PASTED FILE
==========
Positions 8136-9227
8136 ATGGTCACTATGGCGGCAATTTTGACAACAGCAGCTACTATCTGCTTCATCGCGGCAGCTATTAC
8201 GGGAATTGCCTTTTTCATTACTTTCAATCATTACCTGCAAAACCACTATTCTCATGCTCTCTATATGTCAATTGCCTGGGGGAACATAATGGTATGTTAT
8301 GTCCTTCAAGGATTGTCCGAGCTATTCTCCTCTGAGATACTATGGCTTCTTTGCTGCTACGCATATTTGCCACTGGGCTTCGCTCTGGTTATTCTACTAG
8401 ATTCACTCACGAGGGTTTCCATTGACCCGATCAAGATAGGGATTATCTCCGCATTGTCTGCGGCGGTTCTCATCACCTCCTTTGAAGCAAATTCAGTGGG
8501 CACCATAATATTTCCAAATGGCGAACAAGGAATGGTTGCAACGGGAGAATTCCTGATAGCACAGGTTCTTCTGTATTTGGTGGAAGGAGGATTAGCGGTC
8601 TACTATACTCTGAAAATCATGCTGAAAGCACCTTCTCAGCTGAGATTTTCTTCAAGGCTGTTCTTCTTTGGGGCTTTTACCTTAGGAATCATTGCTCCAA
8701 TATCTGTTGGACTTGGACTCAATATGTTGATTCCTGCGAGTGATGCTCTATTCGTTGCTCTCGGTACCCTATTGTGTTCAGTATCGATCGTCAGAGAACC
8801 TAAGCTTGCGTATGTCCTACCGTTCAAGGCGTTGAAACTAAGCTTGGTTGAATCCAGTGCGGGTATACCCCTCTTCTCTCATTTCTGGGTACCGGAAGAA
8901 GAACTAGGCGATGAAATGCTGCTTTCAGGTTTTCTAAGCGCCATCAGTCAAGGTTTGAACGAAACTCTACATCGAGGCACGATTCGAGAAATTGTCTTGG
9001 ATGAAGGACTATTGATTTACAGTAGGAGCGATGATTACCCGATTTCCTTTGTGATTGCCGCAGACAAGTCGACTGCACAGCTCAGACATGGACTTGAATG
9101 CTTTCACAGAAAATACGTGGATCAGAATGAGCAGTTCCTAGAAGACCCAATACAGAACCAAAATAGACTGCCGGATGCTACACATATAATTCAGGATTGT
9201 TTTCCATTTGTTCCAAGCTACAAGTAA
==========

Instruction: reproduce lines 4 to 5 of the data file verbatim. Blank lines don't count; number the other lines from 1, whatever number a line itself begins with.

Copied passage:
8301 GTCCTTCAAGGATTGTCCGAGCTATTCTCCTCTGAGATACTATGGCTTCTTTGCTGCTACGCATATTTGCCACTGGGCTTCGCTCTGGTTATTCTACTAG
8401 ATTCACTCACGAGGGTTTCCATTGACCCGATCAAGATAGGGATTATCTCCGCATTGTCTGCGGCGGTTCTCATCACCTCCTTTGAAGCAAATTCAGTGGG